New York and New Jersey are suing the Trump administration to find out what's behind its decision to stop requiring some tax-exempt groups to reveal their donors.
The federal lawsuit filed Monday seeks to force the IRS and Treasury Department to turn over documents related to the decision to change the rules. Last summer, Treasury Secretary Steven Mnuchin announced the government would no longer require politically active nonprofits — including so-called "dark money" groups — to provide the agency with a confidential list of names and addresses of its largest donors every year.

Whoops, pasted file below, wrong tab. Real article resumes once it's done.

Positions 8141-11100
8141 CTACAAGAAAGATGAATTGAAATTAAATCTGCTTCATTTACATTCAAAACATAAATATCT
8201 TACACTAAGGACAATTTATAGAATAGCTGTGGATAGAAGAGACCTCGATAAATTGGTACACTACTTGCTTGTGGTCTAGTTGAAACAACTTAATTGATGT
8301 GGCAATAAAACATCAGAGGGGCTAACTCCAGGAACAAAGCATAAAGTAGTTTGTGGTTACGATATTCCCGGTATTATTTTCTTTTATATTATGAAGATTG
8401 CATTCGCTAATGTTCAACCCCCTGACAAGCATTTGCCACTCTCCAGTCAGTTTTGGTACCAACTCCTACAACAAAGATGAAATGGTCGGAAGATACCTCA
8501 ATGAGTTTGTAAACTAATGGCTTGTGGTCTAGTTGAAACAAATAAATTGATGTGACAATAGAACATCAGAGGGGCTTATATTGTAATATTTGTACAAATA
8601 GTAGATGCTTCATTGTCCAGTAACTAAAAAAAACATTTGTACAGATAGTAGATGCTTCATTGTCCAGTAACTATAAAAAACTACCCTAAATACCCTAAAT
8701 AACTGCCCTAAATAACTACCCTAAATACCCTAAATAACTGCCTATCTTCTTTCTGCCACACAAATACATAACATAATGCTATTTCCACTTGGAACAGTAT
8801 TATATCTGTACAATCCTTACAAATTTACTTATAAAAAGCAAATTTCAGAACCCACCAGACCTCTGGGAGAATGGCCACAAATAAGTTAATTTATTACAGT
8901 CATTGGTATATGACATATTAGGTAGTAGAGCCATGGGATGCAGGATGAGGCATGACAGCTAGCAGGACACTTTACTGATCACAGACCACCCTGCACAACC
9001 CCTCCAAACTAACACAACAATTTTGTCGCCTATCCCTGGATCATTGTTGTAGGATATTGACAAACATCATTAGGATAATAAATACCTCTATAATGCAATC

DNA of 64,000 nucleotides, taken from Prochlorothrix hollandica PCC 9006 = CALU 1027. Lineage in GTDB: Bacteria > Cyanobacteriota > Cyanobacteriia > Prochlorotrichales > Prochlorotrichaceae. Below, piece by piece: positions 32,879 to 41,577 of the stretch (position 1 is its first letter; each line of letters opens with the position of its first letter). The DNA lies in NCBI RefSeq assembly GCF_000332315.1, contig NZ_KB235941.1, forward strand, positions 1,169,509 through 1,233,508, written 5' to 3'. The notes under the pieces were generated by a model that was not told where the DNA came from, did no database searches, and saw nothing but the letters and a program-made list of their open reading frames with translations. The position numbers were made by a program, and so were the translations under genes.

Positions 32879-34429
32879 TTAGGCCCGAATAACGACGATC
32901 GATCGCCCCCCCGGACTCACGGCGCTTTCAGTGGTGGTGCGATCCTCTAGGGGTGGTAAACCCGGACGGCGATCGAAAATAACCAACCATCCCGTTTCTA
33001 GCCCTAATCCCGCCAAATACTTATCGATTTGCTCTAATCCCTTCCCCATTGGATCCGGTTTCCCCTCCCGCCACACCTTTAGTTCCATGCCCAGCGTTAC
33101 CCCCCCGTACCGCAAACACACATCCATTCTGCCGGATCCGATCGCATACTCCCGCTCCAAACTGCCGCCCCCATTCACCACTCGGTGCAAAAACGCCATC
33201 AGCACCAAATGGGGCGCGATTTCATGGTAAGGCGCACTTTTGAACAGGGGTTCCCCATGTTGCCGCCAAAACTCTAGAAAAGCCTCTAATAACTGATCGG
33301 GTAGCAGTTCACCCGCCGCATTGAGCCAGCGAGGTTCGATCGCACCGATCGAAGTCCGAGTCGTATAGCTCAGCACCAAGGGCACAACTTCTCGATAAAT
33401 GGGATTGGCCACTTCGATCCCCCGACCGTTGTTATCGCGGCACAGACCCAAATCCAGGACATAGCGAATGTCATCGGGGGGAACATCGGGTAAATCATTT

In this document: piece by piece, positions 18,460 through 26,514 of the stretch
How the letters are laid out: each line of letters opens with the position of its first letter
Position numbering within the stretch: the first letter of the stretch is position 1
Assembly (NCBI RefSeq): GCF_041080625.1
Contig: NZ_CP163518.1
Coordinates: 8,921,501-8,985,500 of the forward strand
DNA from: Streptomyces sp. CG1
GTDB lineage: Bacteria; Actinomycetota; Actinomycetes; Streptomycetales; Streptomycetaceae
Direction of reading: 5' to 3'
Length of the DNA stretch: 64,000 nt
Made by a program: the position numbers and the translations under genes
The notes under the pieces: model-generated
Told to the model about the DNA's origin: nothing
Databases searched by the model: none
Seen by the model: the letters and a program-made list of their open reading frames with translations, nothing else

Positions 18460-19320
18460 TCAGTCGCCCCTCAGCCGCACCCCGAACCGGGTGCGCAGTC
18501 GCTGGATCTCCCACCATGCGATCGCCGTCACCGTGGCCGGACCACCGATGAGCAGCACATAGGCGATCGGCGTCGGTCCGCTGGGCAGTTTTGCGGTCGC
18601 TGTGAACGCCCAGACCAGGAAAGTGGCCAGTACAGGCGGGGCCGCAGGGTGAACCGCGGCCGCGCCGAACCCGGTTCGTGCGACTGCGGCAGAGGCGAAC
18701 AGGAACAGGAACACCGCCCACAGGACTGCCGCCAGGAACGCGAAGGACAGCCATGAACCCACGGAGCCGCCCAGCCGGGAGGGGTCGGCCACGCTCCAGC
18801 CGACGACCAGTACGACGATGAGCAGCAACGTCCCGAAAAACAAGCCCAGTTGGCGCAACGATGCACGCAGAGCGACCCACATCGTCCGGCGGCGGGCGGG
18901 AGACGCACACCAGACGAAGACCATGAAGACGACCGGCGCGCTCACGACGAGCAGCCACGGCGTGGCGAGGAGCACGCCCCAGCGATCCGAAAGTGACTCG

"Good government" groups have criticized Mnuchin's decision in part because dark money nonprofits spend extraordinary sums to influence elections – $147 million during the 2018 campaign – and requiring donor disclosures to the IRS could help ensure illegal foreign contributions are not funneled into their coffers.
In October, Attorneys General Letitia James of New York and Gurbir Grewal of New Jersey, both Democrats, filed Freedom of Information Act requests seeking documents about what led to the decision. Their lawsuit argues the government has all but ignored those requests.
"Not only was this policy change made without notice, the Treasury and the IRS are now refusing to comply with the law to release information about the rationale for these changes," James said. "No one is above the law — not even the federal government — and we will use every tool to ensure they comply with these regulations to provide transparency and accountability."